1. Net Income and Margins
Of course, the bottom line, the profits. With every AFS released, our main concern is whether the company made money, and if it was better than the last statement. We hear it all the time, profit estimates and targets from companies and outsider investors alike. Lynch pointed out that it will be pointless to compare net income across industries, but it will worth doing within the same industry, compare the competing companies. We should not just take the net income figure on a nominal value. Instead, we should look at profit margin, or net income divided by total revenues (or sales). This figure will show you the most efficient company, the company who spends the least to get the greatest revenue. The higher the profit margin, the better.
2. Cash Position
More famously called the P/E ratio. This is computed as the stock price divided by earnings per share. In turn, earnings per share is computed as net income divided by total outstanding shares. In principle, PE ratio is the ratio of how much the stock is valued in the market vis-à-vis how much that stock earns. For Peter Lynch, the PE ratio should be equal to the earnings growth rate of the company. If more, then the stock may be overvalued, if less then you are getting the stock as a discount. In simpler terms again, the ratio is the number of years it will take for you to recover your investment, assuming earnings growth rate is constant (caution this a big assumption). For example, if a stock is priced at P10, and earnings per share for a year is P2, then PE ratio is 5. If the company gets earnings per share of P2 a year, then it will take 5 years for you to recover your investment of P10. Note the assumption that earnings per share remain constant. Upside on earnings growth, big recoveries, or lower income for the year are some things you need to consider together with PE ratio. Likewise, some analysts also compare PE ratios of the whole market, and the close competitors, to see if a certain PE ratio is within reasonable levels.
4. Debt-to-Equity Ratio
This is simply the sum of short- and long-term debt divided by total shareholders’ equity. This shows you how much the company owes vis-à-vis how much it owns. Very low ratio is perfect while very high ratio is troublesome. Remember that as a shareholder, you will be the last ones to be paid by the company, and that debtors have a higher priority. As such, if a company is buried in deep debt, then I suggest you be careful and see if the company has rosy chances to pay these off. If very little debt, plus lots of cash (see #1), then you hit a jackpot! How to find a healthy DE ratio? Peter Lynch quotes 25% but it won’t hurt to compare once again with competitors (e.g. DGTL vs GLO vs Smart portion of TEL).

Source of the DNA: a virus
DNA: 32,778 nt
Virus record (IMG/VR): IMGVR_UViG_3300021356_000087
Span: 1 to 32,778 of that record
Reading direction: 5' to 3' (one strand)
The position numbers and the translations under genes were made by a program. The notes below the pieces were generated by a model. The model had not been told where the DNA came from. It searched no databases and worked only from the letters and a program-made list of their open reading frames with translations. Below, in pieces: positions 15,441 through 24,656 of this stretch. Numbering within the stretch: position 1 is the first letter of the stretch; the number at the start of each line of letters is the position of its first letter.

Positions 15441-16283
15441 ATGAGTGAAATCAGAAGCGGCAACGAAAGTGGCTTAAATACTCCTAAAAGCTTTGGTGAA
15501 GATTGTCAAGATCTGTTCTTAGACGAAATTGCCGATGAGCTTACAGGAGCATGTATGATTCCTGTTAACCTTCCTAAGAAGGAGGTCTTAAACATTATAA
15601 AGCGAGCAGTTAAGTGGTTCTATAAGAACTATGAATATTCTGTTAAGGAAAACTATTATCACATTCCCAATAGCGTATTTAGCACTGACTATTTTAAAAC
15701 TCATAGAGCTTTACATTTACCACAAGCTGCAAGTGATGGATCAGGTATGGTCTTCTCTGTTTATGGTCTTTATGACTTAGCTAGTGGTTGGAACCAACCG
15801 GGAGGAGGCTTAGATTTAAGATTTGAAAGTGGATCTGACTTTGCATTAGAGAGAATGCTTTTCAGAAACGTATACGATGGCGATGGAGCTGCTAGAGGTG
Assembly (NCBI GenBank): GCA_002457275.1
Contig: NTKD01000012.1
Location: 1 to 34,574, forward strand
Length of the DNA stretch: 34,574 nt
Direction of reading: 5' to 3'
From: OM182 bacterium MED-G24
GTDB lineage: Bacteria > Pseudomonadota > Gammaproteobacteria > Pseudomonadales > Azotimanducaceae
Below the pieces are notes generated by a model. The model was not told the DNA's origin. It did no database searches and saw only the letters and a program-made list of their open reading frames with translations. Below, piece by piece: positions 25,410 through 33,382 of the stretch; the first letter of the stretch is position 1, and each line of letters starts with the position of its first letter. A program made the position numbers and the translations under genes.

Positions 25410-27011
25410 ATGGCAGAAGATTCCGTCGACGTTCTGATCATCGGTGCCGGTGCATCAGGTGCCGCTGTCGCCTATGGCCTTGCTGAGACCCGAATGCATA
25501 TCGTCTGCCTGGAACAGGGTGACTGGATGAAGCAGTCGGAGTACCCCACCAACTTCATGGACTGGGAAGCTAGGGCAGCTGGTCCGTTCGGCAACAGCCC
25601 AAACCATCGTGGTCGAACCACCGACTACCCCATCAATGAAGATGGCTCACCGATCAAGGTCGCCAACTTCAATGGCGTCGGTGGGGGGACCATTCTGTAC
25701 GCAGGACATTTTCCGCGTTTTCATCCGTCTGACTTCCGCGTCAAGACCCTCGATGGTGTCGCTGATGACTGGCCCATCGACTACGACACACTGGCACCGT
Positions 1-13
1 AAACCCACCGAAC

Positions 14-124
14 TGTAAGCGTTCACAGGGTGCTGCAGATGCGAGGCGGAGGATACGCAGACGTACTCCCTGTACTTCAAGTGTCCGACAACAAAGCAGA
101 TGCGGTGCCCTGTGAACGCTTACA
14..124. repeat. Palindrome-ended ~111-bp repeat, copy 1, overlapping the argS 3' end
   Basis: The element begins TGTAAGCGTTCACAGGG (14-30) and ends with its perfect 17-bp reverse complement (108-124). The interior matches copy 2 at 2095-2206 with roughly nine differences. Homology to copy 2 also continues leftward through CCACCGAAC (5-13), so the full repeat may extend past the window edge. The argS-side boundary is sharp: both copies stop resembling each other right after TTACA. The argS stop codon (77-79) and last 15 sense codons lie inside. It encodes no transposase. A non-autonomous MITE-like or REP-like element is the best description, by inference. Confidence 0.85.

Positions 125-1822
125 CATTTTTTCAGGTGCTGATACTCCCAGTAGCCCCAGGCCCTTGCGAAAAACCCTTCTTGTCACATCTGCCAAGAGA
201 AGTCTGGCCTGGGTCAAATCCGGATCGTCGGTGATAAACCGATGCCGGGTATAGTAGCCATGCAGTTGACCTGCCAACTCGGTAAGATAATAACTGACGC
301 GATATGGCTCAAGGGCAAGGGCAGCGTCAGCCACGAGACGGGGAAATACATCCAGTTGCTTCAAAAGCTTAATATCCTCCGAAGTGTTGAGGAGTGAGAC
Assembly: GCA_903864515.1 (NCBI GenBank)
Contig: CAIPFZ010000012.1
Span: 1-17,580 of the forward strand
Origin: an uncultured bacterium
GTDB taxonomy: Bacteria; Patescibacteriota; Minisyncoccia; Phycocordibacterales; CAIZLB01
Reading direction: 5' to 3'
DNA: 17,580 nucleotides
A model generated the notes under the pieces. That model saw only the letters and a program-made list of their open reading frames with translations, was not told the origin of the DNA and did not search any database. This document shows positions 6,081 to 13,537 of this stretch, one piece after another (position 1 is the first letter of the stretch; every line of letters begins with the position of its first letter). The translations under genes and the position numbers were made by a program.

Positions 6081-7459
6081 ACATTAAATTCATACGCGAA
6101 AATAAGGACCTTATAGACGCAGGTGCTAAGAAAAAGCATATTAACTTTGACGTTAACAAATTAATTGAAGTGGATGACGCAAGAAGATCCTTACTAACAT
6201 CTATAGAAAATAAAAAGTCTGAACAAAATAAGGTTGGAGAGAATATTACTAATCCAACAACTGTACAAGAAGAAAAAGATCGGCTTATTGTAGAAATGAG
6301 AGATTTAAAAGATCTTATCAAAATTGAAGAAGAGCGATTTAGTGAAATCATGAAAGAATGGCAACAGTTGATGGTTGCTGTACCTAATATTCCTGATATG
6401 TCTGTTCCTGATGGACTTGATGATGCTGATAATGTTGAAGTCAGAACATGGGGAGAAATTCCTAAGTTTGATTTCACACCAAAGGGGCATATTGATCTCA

5. Percent of Sales
Or we can also adjust this to percent of subsidiary market cap or income for holding companies. Back to sales. Say you noticed a star product selling like hotcakes, and you wanted to invest in the shares of that company. Then I suggest you look at percent of sales provided by the star product that intrigued you to the whole revenue of the company. To localize an example, let us assume that you noticed that cheeseburgers and Smart Bro and Sun Unlimited Call and Text have become a hit lately. Then the next thing to check is whether cheeseburgers are driving AGI’s sales, or whether Smart Bro is a big chunk of TEL’s business, or how much of DGTL income is from Sun Unli Calls and Texts. Other examples will be how Gold figures in the sales of mining companies such as PX, LC and AT. I’m sure you’ll find varying numbers. This ensures that the star product you have seen, is not just a drop in the bucket in the sales of a company.